It was the early morning of 21 April 1926, , when the surgeon Sir Harry Simpson ended, with great skill, a difficult caesarean section with which it came to light the small girl called Elizabeth. The first doctor’s words were: “She was born a Queen!”
They were extremely difficult times in Europe: In Italy the fascists came into power and in Germany was the triumphant of the anarchy and the Nazis, and, shortly after, in England there was a general strike that paralysed the mining country and despite the support of King George V, the ministers passed a law forbidding strikes, in trade union membership, fuelling hatred of the upper classes.
The small ‘Lilibet’ (as she was known) was a strong girl and had bright eyes that her parents just adored. The family, including Elizabeth’s nanny, Hallah Knight, adored her, the British people did too. Every day, small crowds gathered in the hope of being able to see her. For this great event, they had to wait a year. On 27 June 1927, the future Queen ‘decided’ to appear in public. The crowd could see the small Lilibet with a smile in her mother’s arms, on the balcony of Buckingham Palace.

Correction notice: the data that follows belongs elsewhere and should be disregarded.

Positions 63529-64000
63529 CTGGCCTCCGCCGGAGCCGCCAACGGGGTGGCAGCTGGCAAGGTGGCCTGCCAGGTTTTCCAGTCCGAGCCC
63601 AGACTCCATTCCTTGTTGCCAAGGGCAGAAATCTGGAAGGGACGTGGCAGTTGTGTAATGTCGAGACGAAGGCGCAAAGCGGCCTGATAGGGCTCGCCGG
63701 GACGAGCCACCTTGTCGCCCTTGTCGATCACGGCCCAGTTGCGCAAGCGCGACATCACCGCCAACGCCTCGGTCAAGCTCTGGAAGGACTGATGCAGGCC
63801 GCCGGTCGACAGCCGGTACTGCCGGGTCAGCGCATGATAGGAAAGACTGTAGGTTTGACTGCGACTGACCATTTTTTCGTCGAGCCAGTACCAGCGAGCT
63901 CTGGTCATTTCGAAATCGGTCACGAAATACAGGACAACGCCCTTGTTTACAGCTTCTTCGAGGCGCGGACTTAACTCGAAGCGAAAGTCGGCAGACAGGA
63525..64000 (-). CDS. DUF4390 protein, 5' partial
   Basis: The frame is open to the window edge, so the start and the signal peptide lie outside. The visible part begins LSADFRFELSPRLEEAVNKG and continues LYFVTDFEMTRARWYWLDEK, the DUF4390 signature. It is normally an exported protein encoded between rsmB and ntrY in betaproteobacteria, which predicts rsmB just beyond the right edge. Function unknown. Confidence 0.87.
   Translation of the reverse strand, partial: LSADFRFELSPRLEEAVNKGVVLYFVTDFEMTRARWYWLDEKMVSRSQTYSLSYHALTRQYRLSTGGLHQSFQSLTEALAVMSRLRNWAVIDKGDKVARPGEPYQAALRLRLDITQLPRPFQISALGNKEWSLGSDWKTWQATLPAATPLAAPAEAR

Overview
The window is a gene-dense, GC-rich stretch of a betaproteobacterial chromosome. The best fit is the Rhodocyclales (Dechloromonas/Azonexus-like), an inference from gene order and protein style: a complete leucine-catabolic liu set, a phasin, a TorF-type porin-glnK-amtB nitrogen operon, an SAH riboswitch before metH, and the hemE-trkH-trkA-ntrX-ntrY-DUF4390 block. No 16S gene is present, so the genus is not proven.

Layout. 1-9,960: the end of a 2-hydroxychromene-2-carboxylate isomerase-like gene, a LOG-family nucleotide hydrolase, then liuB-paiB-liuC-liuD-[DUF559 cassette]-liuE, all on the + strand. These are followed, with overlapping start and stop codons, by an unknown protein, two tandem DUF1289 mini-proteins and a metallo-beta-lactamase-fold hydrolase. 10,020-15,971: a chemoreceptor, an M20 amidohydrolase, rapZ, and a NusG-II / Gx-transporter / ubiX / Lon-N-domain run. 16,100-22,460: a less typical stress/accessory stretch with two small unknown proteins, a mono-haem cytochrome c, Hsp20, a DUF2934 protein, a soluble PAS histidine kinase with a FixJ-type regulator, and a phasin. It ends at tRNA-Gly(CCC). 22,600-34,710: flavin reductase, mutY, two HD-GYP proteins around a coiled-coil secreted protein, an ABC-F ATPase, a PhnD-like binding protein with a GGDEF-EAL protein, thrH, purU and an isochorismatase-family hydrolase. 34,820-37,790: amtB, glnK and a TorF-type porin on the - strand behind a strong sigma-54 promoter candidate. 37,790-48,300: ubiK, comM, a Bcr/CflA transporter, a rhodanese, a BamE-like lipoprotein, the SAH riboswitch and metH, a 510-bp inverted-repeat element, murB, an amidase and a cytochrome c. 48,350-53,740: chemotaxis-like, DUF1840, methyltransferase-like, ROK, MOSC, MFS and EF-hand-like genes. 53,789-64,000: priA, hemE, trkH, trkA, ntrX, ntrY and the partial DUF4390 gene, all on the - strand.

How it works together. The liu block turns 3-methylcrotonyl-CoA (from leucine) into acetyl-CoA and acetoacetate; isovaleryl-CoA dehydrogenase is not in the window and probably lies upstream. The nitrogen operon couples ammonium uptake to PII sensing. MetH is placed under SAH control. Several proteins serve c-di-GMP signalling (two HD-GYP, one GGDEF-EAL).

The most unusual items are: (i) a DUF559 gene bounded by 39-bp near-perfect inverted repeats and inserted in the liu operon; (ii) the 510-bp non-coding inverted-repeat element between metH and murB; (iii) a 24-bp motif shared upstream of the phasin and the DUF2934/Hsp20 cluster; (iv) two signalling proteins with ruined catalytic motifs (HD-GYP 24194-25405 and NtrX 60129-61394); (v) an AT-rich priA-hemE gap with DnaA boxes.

After three years as an only child, Lilibet finally had a sister, Margaret Rose. Elizabeth was then was given to Marion Crawford, a “super-governess” always in uniform whom Lilibet immediately christened “Crawfie.”
At that time she often went to visit her grandparents, King George V and Queen Mary, where she spent many serene and happy hours, Elizabeth loved to hear their stories about the characters and life of their travels in the most distant lands of the Empire.
She was only ten years old when she met her first ‘real pain’: she was informed by her grandmother of the death of her grandfather. Elizabeth soon realized that an era had ended. In fact, the heir to the throne, Edward VIII, lover of the good life and married women, who drew her upon himself the criticism of traditionalist society, as a result, after only eleven months, while holding his intention to marry the divorced Wallis Simpson, decided to abdicate in favor of his younger brother Albert, who became King George VI and as a result, Lilibet became The Princess Elizabeth, heiress presumptive to the most famous Crown in the world.
photo credit: Jon’s pics via photopin cc
To receive the latest Royal Central posts straight to your email inbox, enter your email address below and press subscribe.
Join 342 other subscribers